checklist for the specified phase are double-checked—the items are read from the checklist and physically
or visually confirmed. In contrast, the self-challenge/response method requires that all items be

1
The format typically used in civil aviation combines the flow-checks and the challenge/response format, with items being
accomplished by the memory first, then backed up by the double-check challenge/response (Gregory N. Brown and Mark
J. Holt, The Turbine Pilot’s Flight Manual, 1995, Ames: Iowa State University Press, pp. 102-103). Generally,
challenge/response is typically used for critical phases of flight, while flow-checks are used for more rote tasks. The idea
here is simply is to be knowledgeable of variations in formats. Overall, challenge/response is specifically adapted to multi-
crew operations, and has limited application in single-pilot operations; nevertheless, the challenge/response format can be
modified to a “self-challenge/response” and incorporated into single-pilot checklist procedures when the workload is low—
e.g., engine start and pre-takeoff check. Instead of working through a checklist as a two-pilot team, the self-
challenge/response process can be said out-loud and monitored by the Flight Instructor. By comparison, the flow-checks
format is especially adaptive to single-pilot airborne checks where typically the work-load is high—during an approach, for
example. Throughout it all, the key is to verbalise the checklist process.
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sequentially completed as the checklist is read. While the flow-check method is applied silently, the self-
challenge/response method must be verbalized, with each item being physically touched for
confirmation. Throughout this program, the self-challenge/response format shall be applied to all
checklist groups prior to runway and takeoff procedures, while the flow-check format shall be applied to
the runway and takeoff checklist groups, as well as all airborne groups, including the pre-landing checklist.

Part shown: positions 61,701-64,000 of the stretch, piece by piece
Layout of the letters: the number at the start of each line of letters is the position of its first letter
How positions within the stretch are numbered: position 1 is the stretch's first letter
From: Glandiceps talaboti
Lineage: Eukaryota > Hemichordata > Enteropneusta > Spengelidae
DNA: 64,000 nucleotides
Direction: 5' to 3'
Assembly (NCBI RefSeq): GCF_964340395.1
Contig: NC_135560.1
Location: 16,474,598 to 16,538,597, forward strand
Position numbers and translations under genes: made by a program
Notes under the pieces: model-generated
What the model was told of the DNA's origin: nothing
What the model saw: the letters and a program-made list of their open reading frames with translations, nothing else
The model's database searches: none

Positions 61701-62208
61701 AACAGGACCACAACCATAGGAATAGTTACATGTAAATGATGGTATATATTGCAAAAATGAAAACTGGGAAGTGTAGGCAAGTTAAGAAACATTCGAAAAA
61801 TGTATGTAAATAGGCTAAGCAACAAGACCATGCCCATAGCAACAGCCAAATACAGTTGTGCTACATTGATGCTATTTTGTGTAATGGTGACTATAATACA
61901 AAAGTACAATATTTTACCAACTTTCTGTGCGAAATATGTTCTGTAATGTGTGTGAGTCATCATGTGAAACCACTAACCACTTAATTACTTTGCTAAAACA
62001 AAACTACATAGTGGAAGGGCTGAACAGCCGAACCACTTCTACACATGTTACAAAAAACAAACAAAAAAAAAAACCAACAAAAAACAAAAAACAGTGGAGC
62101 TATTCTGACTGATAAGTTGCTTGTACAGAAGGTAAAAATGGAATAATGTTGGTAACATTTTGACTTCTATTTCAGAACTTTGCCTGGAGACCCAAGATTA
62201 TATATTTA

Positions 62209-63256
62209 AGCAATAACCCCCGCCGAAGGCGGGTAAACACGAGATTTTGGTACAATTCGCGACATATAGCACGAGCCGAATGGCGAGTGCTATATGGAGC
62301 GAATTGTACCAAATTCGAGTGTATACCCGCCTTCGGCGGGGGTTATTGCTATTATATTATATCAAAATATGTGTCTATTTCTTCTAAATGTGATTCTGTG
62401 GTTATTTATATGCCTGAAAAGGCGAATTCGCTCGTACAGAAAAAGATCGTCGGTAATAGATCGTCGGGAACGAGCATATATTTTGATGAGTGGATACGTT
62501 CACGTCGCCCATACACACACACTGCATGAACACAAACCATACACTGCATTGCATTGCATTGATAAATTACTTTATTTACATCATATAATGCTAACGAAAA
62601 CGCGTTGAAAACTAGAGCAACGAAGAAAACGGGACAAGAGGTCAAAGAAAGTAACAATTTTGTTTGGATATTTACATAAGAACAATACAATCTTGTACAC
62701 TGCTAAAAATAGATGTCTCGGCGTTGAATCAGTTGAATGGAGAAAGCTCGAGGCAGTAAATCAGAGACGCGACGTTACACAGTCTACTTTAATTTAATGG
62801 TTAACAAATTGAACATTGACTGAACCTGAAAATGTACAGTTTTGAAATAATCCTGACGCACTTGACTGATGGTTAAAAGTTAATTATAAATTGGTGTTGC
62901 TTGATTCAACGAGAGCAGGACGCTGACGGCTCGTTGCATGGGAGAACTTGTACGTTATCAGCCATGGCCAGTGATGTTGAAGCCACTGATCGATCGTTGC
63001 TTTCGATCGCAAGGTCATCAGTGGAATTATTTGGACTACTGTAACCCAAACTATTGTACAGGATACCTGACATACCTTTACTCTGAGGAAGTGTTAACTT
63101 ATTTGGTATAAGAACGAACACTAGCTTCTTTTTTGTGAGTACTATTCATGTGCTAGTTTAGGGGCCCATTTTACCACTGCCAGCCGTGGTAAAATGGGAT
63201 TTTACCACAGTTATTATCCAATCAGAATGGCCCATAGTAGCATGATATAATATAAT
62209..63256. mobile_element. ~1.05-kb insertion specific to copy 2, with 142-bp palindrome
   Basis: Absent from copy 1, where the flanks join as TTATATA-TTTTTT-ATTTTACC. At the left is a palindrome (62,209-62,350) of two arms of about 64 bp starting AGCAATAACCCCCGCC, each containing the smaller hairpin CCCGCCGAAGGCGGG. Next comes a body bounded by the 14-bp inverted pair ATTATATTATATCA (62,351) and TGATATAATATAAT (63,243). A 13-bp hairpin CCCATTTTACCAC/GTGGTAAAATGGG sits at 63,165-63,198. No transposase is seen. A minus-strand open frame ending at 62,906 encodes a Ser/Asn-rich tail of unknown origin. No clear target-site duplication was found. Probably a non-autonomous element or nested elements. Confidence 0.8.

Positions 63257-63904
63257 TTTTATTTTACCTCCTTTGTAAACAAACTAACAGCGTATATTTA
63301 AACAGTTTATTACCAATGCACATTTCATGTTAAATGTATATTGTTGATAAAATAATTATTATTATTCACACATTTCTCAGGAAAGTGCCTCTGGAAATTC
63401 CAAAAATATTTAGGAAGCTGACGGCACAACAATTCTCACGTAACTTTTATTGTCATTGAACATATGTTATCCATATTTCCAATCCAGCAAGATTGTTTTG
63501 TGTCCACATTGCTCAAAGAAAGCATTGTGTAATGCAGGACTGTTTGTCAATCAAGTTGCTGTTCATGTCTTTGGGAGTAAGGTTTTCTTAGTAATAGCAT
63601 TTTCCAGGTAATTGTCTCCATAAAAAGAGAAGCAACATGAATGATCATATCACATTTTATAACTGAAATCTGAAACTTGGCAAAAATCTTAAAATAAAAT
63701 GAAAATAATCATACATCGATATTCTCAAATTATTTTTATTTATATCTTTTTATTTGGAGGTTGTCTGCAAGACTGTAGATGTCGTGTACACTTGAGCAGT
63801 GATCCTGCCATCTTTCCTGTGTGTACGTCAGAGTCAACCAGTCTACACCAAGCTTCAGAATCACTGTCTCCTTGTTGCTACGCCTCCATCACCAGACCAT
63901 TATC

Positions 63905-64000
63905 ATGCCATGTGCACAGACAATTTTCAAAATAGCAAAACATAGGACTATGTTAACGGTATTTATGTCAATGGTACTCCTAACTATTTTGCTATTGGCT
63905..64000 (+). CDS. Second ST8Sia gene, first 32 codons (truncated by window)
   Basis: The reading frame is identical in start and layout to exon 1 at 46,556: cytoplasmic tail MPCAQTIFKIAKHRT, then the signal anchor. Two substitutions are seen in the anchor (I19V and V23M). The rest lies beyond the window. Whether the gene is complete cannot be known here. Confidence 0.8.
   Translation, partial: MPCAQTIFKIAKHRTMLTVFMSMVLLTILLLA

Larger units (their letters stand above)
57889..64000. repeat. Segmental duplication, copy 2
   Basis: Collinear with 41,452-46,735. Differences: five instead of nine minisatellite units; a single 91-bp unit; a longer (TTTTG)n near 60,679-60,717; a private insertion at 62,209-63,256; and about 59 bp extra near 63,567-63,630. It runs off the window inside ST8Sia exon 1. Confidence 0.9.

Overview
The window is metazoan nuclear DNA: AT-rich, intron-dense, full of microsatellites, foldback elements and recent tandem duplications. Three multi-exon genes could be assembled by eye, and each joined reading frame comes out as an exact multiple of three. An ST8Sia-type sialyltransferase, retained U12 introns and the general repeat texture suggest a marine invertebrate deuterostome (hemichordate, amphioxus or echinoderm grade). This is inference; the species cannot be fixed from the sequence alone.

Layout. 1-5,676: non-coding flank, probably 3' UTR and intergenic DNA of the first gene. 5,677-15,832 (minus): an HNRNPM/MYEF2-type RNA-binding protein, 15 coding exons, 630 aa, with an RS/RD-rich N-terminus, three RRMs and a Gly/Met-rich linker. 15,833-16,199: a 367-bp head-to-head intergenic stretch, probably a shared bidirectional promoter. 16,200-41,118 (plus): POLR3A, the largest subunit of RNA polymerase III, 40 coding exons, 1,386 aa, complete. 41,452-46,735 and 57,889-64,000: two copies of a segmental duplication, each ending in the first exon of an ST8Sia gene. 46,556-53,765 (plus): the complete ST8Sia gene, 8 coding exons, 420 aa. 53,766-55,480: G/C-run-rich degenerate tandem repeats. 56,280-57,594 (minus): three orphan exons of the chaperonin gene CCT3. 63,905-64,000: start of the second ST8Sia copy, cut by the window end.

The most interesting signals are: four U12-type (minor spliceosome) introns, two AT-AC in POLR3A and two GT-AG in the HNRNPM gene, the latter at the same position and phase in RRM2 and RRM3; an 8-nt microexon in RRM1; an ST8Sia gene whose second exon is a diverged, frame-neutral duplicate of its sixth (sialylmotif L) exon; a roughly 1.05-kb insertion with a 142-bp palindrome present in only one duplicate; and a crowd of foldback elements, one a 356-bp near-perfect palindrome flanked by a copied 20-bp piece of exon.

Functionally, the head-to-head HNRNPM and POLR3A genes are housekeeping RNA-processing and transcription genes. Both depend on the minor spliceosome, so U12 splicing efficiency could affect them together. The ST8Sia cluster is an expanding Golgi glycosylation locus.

Photo by: Matt Roersma

Special Notes About Departures


In light twin engine aircraft, the departure phase of flight is very precarious as rotation is often near or at
Vmc leaving a large gap between Vmc and Vsse or Vyse. This gap leaves a gray zone for pilots about how to
handle a situation with an engine failure on departure. For this reason, the SOPs will be clearly defined in
the following sections to remove ambiguity and define what a departure should look like.

Departure Segments
The departure following takeoff is composed of three segments. The First Segment begins at rotation and
ends when the aircraft is established at V2.2 The Second Segment begins with V2, and lasts until the
aircraft achieves 400’ AAE. The final Third Segment, in turn, begins through the 400’ AAE transition and
lasts until the aircraft reaches the initial cruising altitude. The departure segments and the related speeds
for the Seneca are as follows:

2
V2 is simply the initial climb speed achieved in the departure—it is the speed typically used to get the aircraft initially to
safe altitude in the quickest time possible. In normal departures V2 will be equivalent to the best-rate climb speed, but if
obstacles are present along the departure path, V2 will be the best-angle climb speed. In is customary for the V2 speed to
be flown to a minimum of 400’ above the airport elevation (AAE) as this is in conformity with the standard departure
requirements for IFR aircraft—where, in accordance with CAR 602 an aircraft, unless specified otherwise, must cross the
departure end of a runway with a minimum of 35’, must climb on a runway heading to 400’ AAE before turning, and must
maintain a minimum climb gradient of 200’ per NM until established at the minimum en route altitude.
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Figure: Standard Departure Profile

As can be seen, the speed 105 MPH is established as V2. This speed is both the two-engine best-rate climb
speed (Vy), and the best-rate single-engine climb speed (Vyse). In the event of an obstacle clearance
departure, V2 will be modified by the pilot to reflect the performance needs of the departure—V2 could
then be 90 MPH (the best two-engine best-angle climb speed—Vx), or 80 MPH (the maximum
performance climb speed—see Short Field Take-off (25° Flaps) on p. 7-7 of the POH). Any variation from
the standard V2 speed—105-MPH—must be clearly established by the PF in the takeoff briefing. Note
also that 120 MPH is assigned as V3, even though flaps are not used at this point in a normal Seneca